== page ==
Someday a way will be found to recycle lithium from lithium batteries? What if a way to recycle is never found, what happens to the worn out batteries? Seems to me the same thing was said about nuclear waste. I understand the Japanese would like to dump the radioactive water stored in tanks into the ocean. Also, these ideas remind me of cold fusion, touted by Hollywood in movies. When will cold fusion happen?

How many solar panels would be required to power a blast furnace to produce high grade steel? Plus, how many more panels would be required to power an aluminum plant foundry? Or, how many solar panels would be required to supply the energy needed to power all the arc, tig, and meg welders in the US? O, at least before I forget, when the power goes out in the middle of the night, how many people would be willing to wait for the power to be restored after the sun comes up?

I am definitely not an expert, but as you can see I have a lot of questions. I don't just buy into what the so-called experts say, the experts have to prove to me their ideas don't have unattended consequences long term.

Shalom

Shroud

I just have to add, if solar panels are such a great deal, would it be fair on your part to pay back the US Taxpayer rebates? Seems to me that those who want solar power should just step up and pay for it without using taxpayer monies of their neighbors to finance the purchase. Also, the connection to the power grid should be cut or at least pay a fee every month to maintain the power grid.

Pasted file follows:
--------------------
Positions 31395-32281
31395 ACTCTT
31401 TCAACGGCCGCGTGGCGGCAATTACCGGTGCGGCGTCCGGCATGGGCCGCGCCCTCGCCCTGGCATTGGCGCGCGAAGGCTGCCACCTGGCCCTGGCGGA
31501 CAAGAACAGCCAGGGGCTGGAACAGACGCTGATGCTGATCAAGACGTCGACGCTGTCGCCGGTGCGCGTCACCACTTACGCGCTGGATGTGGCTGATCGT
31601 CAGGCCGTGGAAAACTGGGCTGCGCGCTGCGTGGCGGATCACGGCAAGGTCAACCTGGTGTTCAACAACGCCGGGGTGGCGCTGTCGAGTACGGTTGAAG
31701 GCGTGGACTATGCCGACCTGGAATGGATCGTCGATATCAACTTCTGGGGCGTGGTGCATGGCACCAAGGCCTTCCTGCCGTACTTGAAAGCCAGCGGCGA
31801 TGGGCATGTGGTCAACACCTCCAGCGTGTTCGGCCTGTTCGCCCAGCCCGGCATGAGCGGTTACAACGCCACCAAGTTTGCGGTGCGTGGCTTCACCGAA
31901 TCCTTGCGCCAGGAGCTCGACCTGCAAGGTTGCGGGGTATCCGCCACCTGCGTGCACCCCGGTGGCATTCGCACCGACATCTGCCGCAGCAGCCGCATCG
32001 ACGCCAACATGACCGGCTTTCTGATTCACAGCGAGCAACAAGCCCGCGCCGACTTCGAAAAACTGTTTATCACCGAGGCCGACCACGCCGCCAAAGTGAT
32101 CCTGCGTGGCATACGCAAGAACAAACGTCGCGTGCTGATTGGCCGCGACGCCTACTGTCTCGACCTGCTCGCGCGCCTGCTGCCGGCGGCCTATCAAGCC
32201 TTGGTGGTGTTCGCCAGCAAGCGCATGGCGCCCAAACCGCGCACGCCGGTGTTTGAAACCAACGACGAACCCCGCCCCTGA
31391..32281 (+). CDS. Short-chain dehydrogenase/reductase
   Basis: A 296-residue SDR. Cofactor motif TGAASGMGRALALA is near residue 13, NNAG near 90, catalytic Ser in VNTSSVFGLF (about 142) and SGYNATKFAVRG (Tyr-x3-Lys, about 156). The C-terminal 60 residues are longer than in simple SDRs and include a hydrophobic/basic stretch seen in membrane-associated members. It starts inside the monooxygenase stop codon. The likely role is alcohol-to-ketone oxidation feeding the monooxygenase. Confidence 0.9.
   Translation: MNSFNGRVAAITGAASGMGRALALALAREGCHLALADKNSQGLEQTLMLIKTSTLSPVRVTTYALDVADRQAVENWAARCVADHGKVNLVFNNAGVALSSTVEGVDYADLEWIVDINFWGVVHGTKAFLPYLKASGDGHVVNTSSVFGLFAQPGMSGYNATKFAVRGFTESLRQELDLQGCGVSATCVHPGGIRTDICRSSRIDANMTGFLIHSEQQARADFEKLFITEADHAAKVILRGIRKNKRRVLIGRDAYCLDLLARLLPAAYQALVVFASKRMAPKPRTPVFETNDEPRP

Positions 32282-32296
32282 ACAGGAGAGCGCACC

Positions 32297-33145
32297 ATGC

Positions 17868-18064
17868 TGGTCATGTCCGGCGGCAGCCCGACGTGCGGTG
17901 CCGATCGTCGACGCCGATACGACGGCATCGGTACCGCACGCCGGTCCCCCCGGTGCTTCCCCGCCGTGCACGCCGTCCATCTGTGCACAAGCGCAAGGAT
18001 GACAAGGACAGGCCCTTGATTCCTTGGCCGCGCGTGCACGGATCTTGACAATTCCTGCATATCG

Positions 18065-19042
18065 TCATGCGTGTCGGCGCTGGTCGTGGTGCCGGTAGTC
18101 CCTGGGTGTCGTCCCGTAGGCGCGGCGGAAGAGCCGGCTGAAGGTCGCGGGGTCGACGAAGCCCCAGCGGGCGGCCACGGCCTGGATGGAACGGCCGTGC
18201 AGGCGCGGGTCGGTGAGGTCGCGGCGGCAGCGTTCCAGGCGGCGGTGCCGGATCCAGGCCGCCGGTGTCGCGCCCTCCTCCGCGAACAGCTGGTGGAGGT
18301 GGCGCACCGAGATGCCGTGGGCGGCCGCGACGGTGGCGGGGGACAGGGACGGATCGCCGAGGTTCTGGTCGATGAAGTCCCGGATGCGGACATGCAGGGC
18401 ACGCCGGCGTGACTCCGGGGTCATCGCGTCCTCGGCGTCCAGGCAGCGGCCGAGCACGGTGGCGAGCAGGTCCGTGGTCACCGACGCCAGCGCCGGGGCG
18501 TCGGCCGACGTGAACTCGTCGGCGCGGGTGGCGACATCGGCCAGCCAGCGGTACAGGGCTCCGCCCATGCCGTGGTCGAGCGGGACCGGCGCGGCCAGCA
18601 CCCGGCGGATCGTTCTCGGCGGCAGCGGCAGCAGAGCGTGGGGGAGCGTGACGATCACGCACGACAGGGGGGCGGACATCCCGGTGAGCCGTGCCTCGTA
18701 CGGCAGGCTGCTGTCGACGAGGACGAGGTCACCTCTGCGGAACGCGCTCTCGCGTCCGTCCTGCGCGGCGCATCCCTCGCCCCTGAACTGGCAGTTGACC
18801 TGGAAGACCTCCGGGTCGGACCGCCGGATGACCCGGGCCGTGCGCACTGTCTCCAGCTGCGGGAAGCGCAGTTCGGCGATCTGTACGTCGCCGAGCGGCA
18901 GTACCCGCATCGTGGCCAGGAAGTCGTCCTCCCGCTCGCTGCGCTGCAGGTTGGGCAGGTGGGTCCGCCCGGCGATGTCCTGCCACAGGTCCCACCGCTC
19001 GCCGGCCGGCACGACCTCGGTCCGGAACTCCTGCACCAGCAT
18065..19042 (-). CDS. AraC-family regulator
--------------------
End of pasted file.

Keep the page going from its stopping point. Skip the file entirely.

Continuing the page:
As for the extra energy produced by solar, why should power companies be forced to buy it from you a homeowner who can't use what you produce? Instead, the extra power produced is channeled back into the grid for free. The power companies get free energy, reduce their costs, and
pass on those added profit dollars to customers not able to use solar and the electrical plants create less pollution. Everybody's costs go down!!!

Shalom

Shalom
 

Raul_SJ

G.O.A.T.
Shroud
I just have to add, if solar panels are such a great deal, would it be fair on your part to pay back the US Taxpayer rebates? Seems to me that those who want solar power should just step up and pay for it without using taxpayer monies of their neighbors to finance the purchase. Also, the connection to the power grid should be cut or at least pay a fee every month to maintain the power grid.

That is a legitimate question. Shouldn't solar compete in the marketplace. Why must taxpayers hugely subsidize this industry?

The federal government heavily subsidizes the solar industry, and a number of state governments have policies encouraging solar and green energy production.​
The federal government subsidizes solar energy much more generously than other sources of electricity. According to a study by the University of Texas at Austin, the coal industry received federal subsidies of $1.06 per megawatt hour in 2016; the oil and natural gas industry received federal subsidies of $0.91 per megawatt hour; the nuclear industry received federal subsidies of $1.30 per megawatt hour; and the wind industry received federal subsidies of $12.74 per megawatt hour while the solar industry received federal subsidies of $61.31 per megawatt hour.​
Another common policy used by states to increase the supply of solar energy and convince consumers to install solar panels at their homes is net metering. The Solar Energy Industries Association describes net metering as “a billing mechanism that credits solar energy system owners for the electricity they add to the grid.” 38 states have state-mandated net metering systems.​